In the first state Attorney General action against a wireless security company for failing to implement adequate security in its Internet of Things (IoT) devices, the New York Attorney General recently settled with wireless lock company Safetech. According to the settlement, there were alleged security shortcomings despite the fact that the company promised “Privacy When You Want It, Security When You Need It” and represented that its locks protected belongings by securing areas. The Attorney General alleged that the security deficiencies and representations that Safetech made ran contrary to New York state laws that prohibit deceptive acts or practices and false advertising, and that give the Attorney General power to enjoin repeated fraudulent or illegal acts.
The settlement mirrors similar enforcement actions taken by the Federal Trade Commission in the IoT space, such as the D-Link case, ASUS case, and TRENDnet case. These increasingly frequent regulator enforcement actions indicate that IoT device manufacturers should carefully think about security when designing devices.
The Safetech enforcement action started after independent researchers reported in August 2016 that Safetech did not encrypt its users’ passwords when transmitted from a smartphone to the locks. Moreover, the researchers revealed that Safetech did not force users to reset default passwords, which could be discovered easily by brute force attacks. The Attorney General subsequently investigated the company and its practices, ultimately alleging that the security deficiencies discovered by the independent researchers could leave consumers susceptible to hacking and physical theft. According to the settlement, Safetech must now implement a comprehensive security program. The outline of that program sheds light on what the New York Attorney General may consider “reasonable security” for IoT devices.
The settlement agreement requires Safetech to encrypt all passwords and other security credentials; and prompt users to change the default password during the initial setup process. Safetech also agreed to establish a written comprehensive security program reasonably designed to accomplish the following objectives: (1) address security risks of devices that use security information, and (2) protect the privacy, security, confidentiality, and integrity of security information. The program must include:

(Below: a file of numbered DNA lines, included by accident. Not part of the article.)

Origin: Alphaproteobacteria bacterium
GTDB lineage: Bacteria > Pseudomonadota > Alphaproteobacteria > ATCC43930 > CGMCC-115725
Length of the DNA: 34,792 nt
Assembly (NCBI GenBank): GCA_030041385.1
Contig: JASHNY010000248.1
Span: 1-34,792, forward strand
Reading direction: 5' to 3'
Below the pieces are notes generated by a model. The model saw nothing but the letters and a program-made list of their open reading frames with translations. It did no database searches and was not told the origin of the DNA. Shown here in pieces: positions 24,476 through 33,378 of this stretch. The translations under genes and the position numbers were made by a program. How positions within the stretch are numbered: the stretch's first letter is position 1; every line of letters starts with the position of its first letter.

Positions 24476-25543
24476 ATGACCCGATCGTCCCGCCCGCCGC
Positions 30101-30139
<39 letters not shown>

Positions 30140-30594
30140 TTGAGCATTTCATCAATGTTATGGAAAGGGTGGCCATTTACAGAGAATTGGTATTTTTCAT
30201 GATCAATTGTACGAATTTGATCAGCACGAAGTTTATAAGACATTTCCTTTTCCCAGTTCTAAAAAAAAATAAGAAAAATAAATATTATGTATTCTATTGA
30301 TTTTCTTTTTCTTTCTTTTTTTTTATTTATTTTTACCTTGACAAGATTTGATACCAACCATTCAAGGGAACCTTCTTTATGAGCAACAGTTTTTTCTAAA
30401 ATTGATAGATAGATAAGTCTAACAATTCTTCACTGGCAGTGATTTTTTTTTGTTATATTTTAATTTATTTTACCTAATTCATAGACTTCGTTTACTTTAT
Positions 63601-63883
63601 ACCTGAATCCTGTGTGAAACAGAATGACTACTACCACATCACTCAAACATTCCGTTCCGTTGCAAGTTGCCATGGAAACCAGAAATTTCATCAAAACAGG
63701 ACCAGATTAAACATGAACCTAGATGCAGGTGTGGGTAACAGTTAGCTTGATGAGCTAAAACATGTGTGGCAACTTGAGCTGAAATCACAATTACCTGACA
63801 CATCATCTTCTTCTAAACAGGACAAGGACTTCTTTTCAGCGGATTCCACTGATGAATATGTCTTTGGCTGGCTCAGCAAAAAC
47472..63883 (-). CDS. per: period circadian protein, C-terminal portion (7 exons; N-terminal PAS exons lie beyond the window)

- Accountable employee designation;
- Identification of material risks that could lead to unauthorized access to the locks and affect privacy, security, confidentiality, and integrity of security information;
- Performance of risk assessments on operations including employee training, product design, secure software design, response to third party security vulnerability reports, as well as prevention, detection and response to attacks and other security failures;
- Implementation of reasonable safeguards against risks identified during the risk assessment;
- Regular testing of the effectiveness of the safeguards;
- Reasonable vendor management, including contracts that address security; and
- Adjustment of the security program in light of testing.
The bottom line is that the FTC is not the only cop on the beat. Attorneys General are becoming increasingly active in the IoT space. Companies should carefully consider the security they implement and take into account recommendations issued by regulators.